From their earliest days, Baptists have erected organizations to assist them in coordinating ministries that are beyond the ability of most individual churches. Among these organizations are both church associations and individual fellowships. Over the past month, I have had the opportunity to attend the meetings of three such organizations, two at the national level… Continue Reading

Intensely audience-conscious and market-driven

Intensely audience-conscious and market-driven

Many conservative evangelical and even fundamentalist churches today have transformed the Christian faith into a kind of pop-culture version of The Way. This change began to become most prominent in the early 20th century, right after the fundamentalist-modernist controversy. Joel Carpenter captures well the shift to pop religion in his important work on the history… Continue Reading

Young, Brazen, and Proud

Young, Brazen, and Proud

Much has been written and posted about being a young man in the landscape of fundamentalism.  I don’t remember anyone defining what “young” means in that context, but I would consider myself to be in that category, even though I am 38 years old.  Perhaps it is those who are in their 20’s-30’s that make… Continue Reading

Relevance is Irrelevant (Part 13)

Relevance is Irrelevant (Part 13)

This entry is part 13 of 14 in the series Relevance is Irrelevant You can read more posts from the series by using the Contents in the right sidebar.

Part 1 | Part 2 | Part 3 | Part 4 | Part 5 | Part 6 | Part 7 | Part 8 | Part 9 | Part 10 | Part 11 | Part 12 I have been arguing that Paul’s method of ministry deliberately avoided attempts to be (what we would call) relevant. Paul not only says that he himself avoided relevant methods, but compels his successors to do the same. His manner of ministry… Continue Reading

Neglected Battle Fronts

Neglected Battle Fronts

And the most notable era of Scottish preaching was in the sixteenth and seventeenth centuries, they had great power. In fact, the strongest reformational preaching going on in Europe at that time was in Scotland, the great preaching of the Reformation in Scotland. For two centuries it lasted. And Blakey writing in 1888 points out… Continue Reading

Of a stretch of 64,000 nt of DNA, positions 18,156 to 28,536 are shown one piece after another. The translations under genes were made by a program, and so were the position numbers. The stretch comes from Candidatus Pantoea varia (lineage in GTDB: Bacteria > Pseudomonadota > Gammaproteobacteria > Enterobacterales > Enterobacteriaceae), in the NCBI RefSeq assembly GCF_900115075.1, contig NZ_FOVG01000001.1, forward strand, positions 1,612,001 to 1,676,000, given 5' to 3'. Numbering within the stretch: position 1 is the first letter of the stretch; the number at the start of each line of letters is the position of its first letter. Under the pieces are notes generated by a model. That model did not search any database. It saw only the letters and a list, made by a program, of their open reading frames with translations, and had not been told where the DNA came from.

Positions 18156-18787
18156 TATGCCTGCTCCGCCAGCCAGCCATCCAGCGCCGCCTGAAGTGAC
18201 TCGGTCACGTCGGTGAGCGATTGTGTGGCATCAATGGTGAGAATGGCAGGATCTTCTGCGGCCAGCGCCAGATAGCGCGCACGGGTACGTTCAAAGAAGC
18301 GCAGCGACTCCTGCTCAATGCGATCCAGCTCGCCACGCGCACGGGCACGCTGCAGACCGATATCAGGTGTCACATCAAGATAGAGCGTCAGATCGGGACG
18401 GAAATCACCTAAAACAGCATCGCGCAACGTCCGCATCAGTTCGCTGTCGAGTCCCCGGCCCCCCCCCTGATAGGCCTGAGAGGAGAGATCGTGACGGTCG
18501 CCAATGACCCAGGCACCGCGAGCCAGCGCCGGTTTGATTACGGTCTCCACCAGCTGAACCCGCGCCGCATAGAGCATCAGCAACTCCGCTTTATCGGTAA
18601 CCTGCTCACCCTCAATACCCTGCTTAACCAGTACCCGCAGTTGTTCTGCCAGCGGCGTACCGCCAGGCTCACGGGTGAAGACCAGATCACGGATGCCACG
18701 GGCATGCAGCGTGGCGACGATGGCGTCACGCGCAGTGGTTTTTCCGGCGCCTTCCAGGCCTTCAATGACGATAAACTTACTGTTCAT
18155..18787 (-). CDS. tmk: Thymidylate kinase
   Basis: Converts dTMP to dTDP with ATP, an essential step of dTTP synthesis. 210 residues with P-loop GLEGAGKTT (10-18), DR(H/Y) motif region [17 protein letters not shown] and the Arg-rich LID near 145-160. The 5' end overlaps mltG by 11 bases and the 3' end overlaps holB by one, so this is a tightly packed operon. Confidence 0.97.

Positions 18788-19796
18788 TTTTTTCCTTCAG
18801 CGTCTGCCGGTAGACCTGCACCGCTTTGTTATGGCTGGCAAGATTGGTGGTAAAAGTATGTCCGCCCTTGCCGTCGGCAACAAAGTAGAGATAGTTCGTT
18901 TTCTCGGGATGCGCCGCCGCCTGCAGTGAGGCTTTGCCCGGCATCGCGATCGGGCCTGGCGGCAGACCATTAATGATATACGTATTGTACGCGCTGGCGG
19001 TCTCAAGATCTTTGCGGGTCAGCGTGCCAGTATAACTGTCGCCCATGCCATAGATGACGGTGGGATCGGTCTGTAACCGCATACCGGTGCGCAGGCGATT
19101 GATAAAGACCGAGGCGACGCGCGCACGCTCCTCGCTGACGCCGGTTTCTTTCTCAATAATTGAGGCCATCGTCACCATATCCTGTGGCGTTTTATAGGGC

Relevance is irrelevant (Part 4)

Relevance is irrelevant (Part 4)

This entry is part 4 of 14 in the series Relevance is Irrelevant You can read more posts from the series by using the Contents in the right sidebar.

Part 1 | Part 2 | Part 3 I believe that the first three chapters of 1 Corinthians ought to guide our thinking concerning the relationship of our efforts to minister the grace of Jesus Christ and so-called cultural relevance. This series has been slowly working through those chapters, seeking to understand the words of Paul, and then… Continue Reading

Wrested . . . from churchly control

Wrested . . . from churchly control

Nathan Hatch, in his Democratization of American Christianity, writes concerning the changes in American religion due to the implicit notion of the “Sovereign Audience”: Popular gospel music became a pervasive reality in Jacksonian culture because people wrested singing from churchly control. The music created a spontaneous, moving medium, capable of capturing the identity of plain… Continue Reading

He brought it up

He brought it up

This morning I was rifling through blog posts in Google reader and noticed a familiar looking image on my feed from the Gospel Coalition. The Gospel Coalition post was by Mike Cosper, and he was lauding the evangelical emphasis of late to dispense with all the old hymn tunes. He wants us to keep singing… Continue Reading